The District Court concluded that Leonard exhausted his administrative remedies before

However, the Court granted Leonard an opportunity to refine his request and ordered the
IRS to respond to any refined request made by Leonard.
As directed, the IRS submitted a Vaughn Index and provided documents
responsive to Leonards first FOIA request to the District Court for in camera review.
After reviewing the submissions, the District Court entered an order granting the IRSs
motion for summary judgment with respect to Leonards first FOIA request. After the
IRS responded to Leonards second FOIA request, which Leonard had refined,5 the
parties filed cross-motions for summary judgment. Included with the IRSs motion were
two declarations of IRS employees describing in detail the process used to respond to
Leonards second FOIA request. The declarations emphasized that only third-party
taxpayer identification numbers were redacted and therefore withheld from Leonard.
Thereafter, the District Court entered an order denying Leonards motion for
summary judgment and granting the IRSs motion for summary judgment. The Court
concluded that the IRS had adequately responded to Leonards second FOIA request and
that the third-party information that had been redacted was exempt from disclosure

filing his federal complaint.

The refined request set forth 45 specific categories of requested documents. In response
to the request, the IRS produced 187 pages of records, with some information redacted
from 38 of those pages. The IRS informed Leonard that the redacted information
consisted of third-party taxpayer information which was protected from disclosure under
Exemption 3, in conjunction with 26 U.S.C. 6103(a), as well as Exemption 6.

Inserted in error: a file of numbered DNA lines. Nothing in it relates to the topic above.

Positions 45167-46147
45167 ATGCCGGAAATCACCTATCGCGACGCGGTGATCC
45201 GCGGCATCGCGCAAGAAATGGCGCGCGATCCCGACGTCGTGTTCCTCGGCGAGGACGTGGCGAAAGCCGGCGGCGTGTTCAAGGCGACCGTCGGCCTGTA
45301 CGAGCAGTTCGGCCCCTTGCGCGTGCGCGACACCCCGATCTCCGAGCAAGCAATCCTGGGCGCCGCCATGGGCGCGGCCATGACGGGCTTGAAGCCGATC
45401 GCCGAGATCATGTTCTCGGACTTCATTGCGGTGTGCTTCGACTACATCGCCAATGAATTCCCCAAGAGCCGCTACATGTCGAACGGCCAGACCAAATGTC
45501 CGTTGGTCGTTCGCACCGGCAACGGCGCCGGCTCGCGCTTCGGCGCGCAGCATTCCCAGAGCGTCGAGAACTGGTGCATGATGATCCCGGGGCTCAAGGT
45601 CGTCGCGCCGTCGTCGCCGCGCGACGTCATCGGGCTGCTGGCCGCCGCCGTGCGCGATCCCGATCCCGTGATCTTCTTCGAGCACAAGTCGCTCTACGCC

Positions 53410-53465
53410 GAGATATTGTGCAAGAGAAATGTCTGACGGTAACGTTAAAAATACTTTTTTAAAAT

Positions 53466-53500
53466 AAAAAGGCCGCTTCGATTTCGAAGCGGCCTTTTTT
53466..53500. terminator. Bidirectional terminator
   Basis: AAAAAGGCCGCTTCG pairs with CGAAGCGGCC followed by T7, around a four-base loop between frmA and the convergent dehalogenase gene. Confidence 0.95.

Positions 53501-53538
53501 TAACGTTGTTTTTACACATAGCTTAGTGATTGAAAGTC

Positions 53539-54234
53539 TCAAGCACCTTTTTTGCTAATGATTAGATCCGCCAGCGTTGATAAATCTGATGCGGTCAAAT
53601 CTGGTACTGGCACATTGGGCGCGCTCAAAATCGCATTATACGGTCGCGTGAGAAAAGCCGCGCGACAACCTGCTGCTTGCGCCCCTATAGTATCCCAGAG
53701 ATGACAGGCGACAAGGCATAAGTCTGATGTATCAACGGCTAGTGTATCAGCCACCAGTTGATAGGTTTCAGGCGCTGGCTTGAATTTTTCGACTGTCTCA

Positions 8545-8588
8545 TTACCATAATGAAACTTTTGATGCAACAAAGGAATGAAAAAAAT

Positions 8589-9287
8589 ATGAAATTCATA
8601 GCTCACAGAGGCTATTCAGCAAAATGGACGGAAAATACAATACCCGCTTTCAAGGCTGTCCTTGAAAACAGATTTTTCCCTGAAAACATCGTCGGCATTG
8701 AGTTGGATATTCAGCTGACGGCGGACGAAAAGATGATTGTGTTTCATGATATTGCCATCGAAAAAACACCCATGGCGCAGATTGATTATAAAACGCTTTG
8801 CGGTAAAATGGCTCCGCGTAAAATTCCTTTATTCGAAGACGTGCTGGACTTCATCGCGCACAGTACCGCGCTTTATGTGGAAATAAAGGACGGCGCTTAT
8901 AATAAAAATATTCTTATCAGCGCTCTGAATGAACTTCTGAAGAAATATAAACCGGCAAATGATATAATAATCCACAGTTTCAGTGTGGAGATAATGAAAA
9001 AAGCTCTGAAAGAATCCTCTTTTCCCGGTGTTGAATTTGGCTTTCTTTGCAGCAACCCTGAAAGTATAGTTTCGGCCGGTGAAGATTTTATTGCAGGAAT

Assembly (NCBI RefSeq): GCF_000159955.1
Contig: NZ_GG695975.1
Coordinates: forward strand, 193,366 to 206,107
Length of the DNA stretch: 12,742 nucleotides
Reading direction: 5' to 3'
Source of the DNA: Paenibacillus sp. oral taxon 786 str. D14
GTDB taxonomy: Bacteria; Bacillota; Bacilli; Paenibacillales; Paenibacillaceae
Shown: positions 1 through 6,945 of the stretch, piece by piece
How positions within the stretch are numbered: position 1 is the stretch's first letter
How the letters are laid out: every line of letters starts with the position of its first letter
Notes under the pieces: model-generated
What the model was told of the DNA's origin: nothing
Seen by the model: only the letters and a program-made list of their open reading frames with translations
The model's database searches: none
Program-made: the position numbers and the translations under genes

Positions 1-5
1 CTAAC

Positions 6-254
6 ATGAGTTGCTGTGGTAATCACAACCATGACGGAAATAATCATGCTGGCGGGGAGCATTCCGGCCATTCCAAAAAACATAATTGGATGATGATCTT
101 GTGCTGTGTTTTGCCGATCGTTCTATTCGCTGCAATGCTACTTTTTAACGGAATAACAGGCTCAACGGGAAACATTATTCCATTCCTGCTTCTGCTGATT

pursuant to FOIA Exemption 3.6 In doing so, the Court noted that Leonard had not
disputed the nature of the information that had been redacted, nor had he obtained
consent from the third parties for the release of their taxpayer identification numbers.
Leonard appeals.
We have jurisdiction pursuant to 28 U.S.C. 1291. We employ a two-tiered test
in reviewing an order of a District Court granting summary judgment in proceedings
seeking disclosure under the FOIA: first, we must decide whether the district court had
an adequate factual basis for its determination; and second, we must decide whether
that determination was clearly erroneous. Abdelfattah v. U.S. Dept of Homeland Sec.,
488 F.3d 178, 182 (3d Cir. 2007) (quotations, citations omitted). We will reverse only if
the findings are unsupported by substantial evidence, lack adequate evidentiary support in
the record, are against the clear weight of the evidence[,] or where the district court has
misapprehended the weight of the evidence. Lame v. U.S. Dept of Justice, 767 F.2d 66,
70 (3d Cir. 1985).
Leonard argues that the District Court erred in granting summary judgment in
favor of the IRS regarding his second FOIA request because the information that was
withheld is not protected by FOIA Exemption 3.7 Exemption 3 exempts from disclosure

Apparently, because the District Court concluded that the third-party tax return
information was properly withheld under Exemption 3, the Court did not consider the
IRS alternative reliance on Exemption 6 to justify withholding that information.

Although we afford Leonards filings a liberal construction, we conclude that he has


documents that are specifically exempted . . . by statute. Section 6103 of Title 26 is an

exempting statute within the meaning of FOIA Exemption b(3); thus, records protected
under 6103 are exempt from disclosure. See 26 U.S.C. 6103; Grasso v. IRS, 785 F.2d
70, 77 (3d Cir. 1986). Section 6103(a) states, in pertinent part, that [r]eturns and return
information shall be confidential and shall not be disclosed except as authorized by this